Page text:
EconPapers    
Economics at your fingertips  
 

“Are Your Tanks Filled with Orca Tears?”: Crisis Frames and Message Convergence in SeaWorld’s Tanked Twitter Campaign

Chelsea L. Woods ()
Additional contact information
Chelsea L. Woods: Virginia Polytechnic Institute and State University

Corporate Reputation Review, 2018, vol. 21, issue 1, 9-21

Abstract: Abstract Issues and crises often have multiple frames constructed by organizations and the media. While organizations may try to shape the narrative to their benefit, their ability to do so is often limited. The #AskSeaWorld crisis illustrates this challenge as the online question-and-answer session gone awry generated competing frames from SeaWorld, PETA, and the media. Using a framework of issues management, crisis framing, and message convergence and drawing from organizational documents, media reports, and an interview with PETA, this paper examines the different frames that emerged from the crisis and the extent to which they converged. The findings position SeaWorld as an organization that “protests too much” (Ashforth and Gibbs, Org Sci 1(2):177–194, 1990) and invited a digital crisis by publicly responding to value challenges (Hirsch and Andrews, Leadership and organizational culture, University of Illinois Press, Urbana, 1984). This study also illustrates how a hashtag-based campaign attracts critical publics, such as activists, who can challenge organizational reputations using social media, which may be amplified by media reports. Because many of the media reports reflected content relayed by activists, rather than SeaWorld, this convergence lent legitimacy to activists’ claims, heightening SeaWorld’s legitimacy challenges.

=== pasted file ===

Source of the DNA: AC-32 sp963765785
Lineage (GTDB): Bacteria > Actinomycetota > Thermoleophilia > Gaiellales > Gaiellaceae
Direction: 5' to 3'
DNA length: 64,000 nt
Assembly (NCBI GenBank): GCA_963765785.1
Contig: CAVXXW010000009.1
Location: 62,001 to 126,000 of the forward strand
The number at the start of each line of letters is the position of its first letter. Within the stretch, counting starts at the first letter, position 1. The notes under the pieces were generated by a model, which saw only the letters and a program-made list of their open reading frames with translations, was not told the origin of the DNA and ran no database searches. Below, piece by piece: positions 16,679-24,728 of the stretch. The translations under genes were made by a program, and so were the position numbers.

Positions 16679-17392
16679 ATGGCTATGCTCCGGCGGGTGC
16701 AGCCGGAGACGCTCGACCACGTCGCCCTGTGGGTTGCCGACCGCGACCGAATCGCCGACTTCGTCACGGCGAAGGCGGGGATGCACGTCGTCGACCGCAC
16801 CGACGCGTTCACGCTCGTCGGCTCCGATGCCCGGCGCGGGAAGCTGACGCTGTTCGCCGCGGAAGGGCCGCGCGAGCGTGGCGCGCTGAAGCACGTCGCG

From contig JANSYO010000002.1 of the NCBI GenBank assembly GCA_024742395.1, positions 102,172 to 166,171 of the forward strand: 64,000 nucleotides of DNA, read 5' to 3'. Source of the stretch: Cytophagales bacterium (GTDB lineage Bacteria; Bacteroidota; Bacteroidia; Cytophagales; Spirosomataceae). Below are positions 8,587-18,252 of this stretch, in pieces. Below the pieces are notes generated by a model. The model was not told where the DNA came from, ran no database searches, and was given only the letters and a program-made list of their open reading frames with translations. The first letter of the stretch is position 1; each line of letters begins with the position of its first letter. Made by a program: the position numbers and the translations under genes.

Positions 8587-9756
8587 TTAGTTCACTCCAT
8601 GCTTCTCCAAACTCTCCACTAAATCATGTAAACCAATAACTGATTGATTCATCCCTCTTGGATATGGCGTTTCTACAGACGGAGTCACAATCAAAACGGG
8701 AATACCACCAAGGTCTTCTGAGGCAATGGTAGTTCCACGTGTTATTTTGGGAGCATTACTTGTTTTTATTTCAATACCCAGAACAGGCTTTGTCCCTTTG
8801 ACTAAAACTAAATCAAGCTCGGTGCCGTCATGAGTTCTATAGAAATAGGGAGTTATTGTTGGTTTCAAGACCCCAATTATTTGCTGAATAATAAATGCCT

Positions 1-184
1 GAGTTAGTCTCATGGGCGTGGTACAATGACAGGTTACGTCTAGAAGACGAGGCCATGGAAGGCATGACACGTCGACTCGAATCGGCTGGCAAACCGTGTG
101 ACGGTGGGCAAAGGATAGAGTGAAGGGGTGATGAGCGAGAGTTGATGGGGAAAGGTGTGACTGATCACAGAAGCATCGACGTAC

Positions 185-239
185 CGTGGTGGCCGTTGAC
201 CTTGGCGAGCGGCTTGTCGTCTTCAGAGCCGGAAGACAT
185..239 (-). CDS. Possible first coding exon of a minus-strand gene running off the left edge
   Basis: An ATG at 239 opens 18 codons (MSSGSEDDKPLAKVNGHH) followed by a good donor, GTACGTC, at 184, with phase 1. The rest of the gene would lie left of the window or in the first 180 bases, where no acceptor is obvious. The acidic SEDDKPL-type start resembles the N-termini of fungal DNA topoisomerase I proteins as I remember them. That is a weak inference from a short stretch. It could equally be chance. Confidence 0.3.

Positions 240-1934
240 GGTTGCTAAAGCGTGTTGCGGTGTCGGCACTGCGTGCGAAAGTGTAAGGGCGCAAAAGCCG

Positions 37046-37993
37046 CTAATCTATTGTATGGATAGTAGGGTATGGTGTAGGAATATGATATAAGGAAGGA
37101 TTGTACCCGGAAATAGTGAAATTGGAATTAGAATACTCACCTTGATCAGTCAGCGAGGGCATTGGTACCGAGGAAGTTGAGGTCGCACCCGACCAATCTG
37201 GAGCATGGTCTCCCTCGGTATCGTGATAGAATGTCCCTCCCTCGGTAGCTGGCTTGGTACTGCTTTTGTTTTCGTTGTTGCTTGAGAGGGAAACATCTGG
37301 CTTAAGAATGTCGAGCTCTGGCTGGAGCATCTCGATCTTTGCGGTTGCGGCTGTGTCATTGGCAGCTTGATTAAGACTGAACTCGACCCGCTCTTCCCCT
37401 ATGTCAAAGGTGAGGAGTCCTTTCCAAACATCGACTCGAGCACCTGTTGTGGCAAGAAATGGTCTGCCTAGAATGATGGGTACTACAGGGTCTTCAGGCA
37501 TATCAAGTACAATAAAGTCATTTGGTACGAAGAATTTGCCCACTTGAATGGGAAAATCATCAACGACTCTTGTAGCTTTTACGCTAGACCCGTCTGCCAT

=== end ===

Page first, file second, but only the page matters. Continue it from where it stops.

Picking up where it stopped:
Keywords: Crisis frames; Message convergence; Legitimacy; Social media; SeaWorld; PETA (search for similar items in EconPapers)
Date: 2018
References: Add references at CitEc
Citations: Track citations by RSS feed

Downloads: (external link)
http://link.springer.com/10.1057/s41299-017-0039-y Abstract (text/html)
Access to the full text of the articles in this series is restricted.

Related works:
This item may be available elsewhere in EconPapers: Search for items with the same title.

Export reference: BibTeX RIS (EndNote, ProCite, RefMan) HTML/Text

Persistent link: https://EconPapers.repec.org/RePEc:pal:crepre:v:21:y:2018:i:1:d:10.1057_s41299-017-0039-y

Ordering information: This journal article can be ordered from
https://www.palgrave.com/gp/journal/41299

Access Statistics for this article

Corporate Reputation Review is currently edited by Guido Berens

More articles in Corporate Reputation Review from Palgrave Macmillan
Bibliographic data for series maintained by Sonal Shukla ().

 
Page updated 2020-01-08
Handle: RePEc:pal:crepre:v:21:y:2018:i:1:d:10.1057_s41299-017-0039-y